Out and proud? Come and share the positive impact that your visibility has had on your (chosen) family, friends and community. Consider yourself an ally? This is your opportunity to put your words into action and connect with Ally Network members.

Friday 30 August, 10am – 2pm on both campuses. Find out more about how you can get involved.

Pronouns: a conversation: Have you noticed people declaring their pronouns, but not sure why? Come along to hear from the Queensland Aids Council (QuAC) and a panel of QUT speakers who will take us through why we use pronouns, the impact this can (and does) have at an individual level, and what is happening in this space internationally.  Be part of the conversation about pronouns at QUT and have the opportunity to share your experience and ask questions.

Thursday 5 September, 12-1pm, OJW room, Gardens Point. Register to attend.

Diverse genders and sexualities research forum: Join us during Pride Month for our second showcase of QUT researchers working in the area of diverse genders and sexualities. Brief presentations will be followed by an opportunity for Q&A and networking.

Tuesday 17 September, 12pm-2pm, E Block, Kelvin Grove. Find out more and register via Eventbrite.

Brisbane Pride March: In 2019 we will be joining with friends from UQ, Griffith, USQ and USC under a University Unity banner. Join us to march with your work mates, family and friends to demonstrate acceptance, unity, inclusivity and support for the LGBTIQA+ community. Be one of the first 100 people to register and you’ll receive a University Unity t-shirt to wear on the day.

Saturday 21 September, 9:30-11:30am, Fortitude Valley. Find out more and register your interest to receive updates.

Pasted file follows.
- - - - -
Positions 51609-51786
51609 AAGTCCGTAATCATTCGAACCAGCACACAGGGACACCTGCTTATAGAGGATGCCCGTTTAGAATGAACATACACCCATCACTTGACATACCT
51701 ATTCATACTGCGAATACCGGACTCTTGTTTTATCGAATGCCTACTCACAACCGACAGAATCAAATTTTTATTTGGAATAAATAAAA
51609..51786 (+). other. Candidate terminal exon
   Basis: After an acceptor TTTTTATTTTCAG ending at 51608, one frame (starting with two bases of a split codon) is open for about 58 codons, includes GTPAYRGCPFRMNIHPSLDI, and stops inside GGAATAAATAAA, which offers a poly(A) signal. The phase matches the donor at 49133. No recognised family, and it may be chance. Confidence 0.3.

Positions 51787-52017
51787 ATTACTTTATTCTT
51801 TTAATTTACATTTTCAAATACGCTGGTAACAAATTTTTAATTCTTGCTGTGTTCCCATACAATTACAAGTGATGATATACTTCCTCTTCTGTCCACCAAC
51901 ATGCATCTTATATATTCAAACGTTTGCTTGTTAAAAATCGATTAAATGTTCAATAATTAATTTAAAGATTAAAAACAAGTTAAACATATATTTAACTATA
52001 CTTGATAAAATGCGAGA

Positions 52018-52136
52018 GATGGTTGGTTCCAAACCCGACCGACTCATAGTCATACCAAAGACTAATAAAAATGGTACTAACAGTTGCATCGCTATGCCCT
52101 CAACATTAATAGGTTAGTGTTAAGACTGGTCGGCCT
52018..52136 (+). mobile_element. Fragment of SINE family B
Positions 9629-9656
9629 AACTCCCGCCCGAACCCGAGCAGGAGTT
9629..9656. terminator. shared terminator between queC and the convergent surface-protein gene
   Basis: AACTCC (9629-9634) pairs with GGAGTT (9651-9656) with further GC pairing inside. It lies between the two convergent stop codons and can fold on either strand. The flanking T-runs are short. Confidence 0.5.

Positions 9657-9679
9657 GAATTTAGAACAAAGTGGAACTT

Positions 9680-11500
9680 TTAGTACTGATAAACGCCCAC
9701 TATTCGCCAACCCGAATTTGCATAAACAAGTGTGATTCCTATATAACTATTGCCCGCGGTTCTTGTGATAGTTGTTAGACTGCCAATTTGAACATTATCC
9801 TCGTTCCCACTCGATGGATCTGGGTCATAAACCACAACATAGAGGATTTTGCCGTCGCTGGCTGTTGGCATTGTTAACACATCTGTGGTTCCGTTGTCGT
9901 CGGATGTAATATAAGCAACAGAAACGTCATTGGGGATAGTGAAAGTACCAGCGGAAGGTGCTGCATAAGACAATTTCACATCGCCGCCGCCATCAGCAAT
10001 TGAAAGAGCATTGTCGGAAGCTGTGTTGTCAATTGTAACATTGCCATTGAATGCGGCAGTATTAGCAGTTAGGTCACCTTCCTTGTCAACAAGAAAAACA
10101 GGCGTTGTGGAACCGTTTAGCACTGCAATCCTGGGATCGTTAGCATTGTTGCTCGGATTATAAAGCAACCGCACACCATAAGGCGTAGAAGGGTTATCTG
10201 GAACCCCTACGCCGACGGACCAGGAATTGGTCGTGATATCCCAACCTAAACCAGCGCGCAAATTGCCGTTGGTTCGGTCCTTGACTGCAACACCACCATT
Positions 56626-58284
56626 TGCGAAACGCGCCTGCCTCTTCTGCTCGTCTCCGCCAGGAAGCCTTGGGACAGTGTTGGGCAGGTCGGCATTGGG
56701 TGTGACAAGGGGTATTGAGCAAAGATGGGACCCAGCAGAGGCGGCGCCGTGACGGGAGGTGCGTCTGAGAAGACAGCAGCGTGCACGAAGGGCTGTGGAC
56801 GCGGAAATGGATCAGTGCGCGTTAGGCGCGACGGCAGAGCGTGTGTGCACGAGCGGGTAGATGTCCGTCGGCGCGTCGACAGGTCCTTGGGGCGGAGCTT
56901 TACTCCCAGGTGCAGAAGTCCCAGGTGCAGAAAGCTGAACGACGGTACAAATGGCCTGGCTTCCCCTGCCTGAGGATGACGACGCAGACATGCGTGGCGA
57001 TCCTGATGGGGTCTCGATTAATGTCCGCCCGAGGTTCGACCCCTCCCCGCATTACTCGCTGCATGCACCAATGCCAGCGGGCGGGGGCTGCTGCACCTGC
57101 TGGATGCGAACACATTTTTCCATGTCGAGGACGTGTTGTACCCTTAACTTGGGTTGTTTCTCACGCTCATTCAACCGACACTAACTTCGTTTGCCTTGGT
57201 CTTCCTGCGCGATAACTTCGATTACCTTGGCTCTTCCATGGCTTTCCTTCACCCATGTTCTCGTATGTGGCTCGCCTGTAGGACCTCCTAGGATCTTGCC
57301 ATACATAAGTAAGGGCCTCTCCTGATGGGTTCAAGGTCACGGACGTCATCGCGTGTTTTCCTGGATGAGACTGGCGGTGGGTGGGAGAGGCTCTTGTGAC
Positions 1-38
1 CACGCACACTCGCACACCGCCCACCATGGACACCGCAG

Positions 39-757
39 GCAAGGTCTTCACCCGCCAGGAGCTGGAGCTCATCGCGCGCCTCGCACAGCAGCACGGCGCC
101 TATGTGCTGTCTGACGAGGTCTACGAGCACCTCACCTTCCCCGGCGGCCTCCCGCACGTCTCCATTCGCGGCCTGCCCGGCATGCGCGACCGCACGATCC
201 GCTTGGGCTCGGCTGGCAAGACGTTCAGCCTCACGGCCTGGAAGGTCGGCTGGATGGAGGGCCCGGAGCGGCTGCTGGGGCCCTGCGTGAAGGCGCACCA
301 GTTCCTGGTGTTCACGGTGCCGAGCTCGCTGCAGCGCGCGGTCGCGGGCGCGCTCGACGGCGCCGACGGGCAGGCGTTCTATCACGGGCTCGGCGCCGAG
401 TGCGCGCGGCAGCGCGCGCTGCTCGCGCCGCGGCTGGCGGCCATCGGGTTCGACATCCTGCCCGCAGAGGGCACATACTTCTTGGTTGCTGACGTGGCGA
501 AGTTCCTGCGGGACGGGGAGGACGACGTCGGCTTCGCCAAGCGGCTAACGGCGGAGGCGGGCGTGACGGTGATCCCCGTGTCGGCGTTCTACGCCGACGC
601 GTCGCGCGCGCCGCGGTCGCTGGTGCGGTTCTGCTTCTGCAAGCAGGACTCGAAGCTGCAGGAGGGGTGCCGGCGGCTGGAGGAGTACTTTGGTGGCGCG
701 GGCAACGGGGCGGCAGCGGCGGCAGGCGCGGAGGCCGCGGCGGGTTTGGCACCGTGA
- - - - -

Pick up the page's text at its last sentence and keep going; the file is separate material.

Bi+ Visibility Picnic: Join QUT’s Pride Staff Network for a picnic to celebrate Bi+ Visibility Day. BYO lunch, scintillating conversation provided. Members of the bi+ community and allies are welcome to come along, share stories, raise awareness and celebrate bi+ sexuality.

Feel free to stay the whole time, drop in and say hello, or give us a wave from across the lawn.

Monday 23 September, 12-1pm, A Block lawn, Kelvin Grove.

Digital displays – flags of pride: Not technically an event, but informative and beautiful. Visit the Cube, Sphere and HiQ digital walls during Pride Month to learn about some of the more common pride flags and the meanings behind their designs.

Children’s Book Week

CONGRATULATIONS to the Children’s Book Council of Australia (CBCA) 2019 Book of the Year Award winners and honour books! Gritty, contemporary themes are tackled by many books, challenging their readers to contemplate a range of important social issues.

You can access the CBCA website for the Winners,  CBCA Short list and Notables list.

The Library has a lovely display of the CBCA books. All titles are available for loan and can be found in the Curriculum area on level 4 of R Block, Kelvin Grove Library.

 

We also have a Children’s Literature Library Subject Guide where you can read the shortlisted and winning books and follow the links to QUT Library’s online and print copies.

Enjoy Children’s Book Week and happy reading !

Children’s Book Week is coming!

Reading is my secret power

The Children’s Book Council of Australia (CBCA) presents annual awards to books of literary merit, for outstanding contribution to Australian children’s literature. The winners are announced Friday 16 August with CBCA Book Week following from 17-23 August.

The QUT Kelvin Grove Library supports this event with a wonderful display of 2019 Shortlist and Notables titles in the Curriculum area on level 4 of R Block. These titles are available for loan. You can access the CBCA website for the announcement of the WinnersCBCA Short list and Notables list. The categories for book of the year are: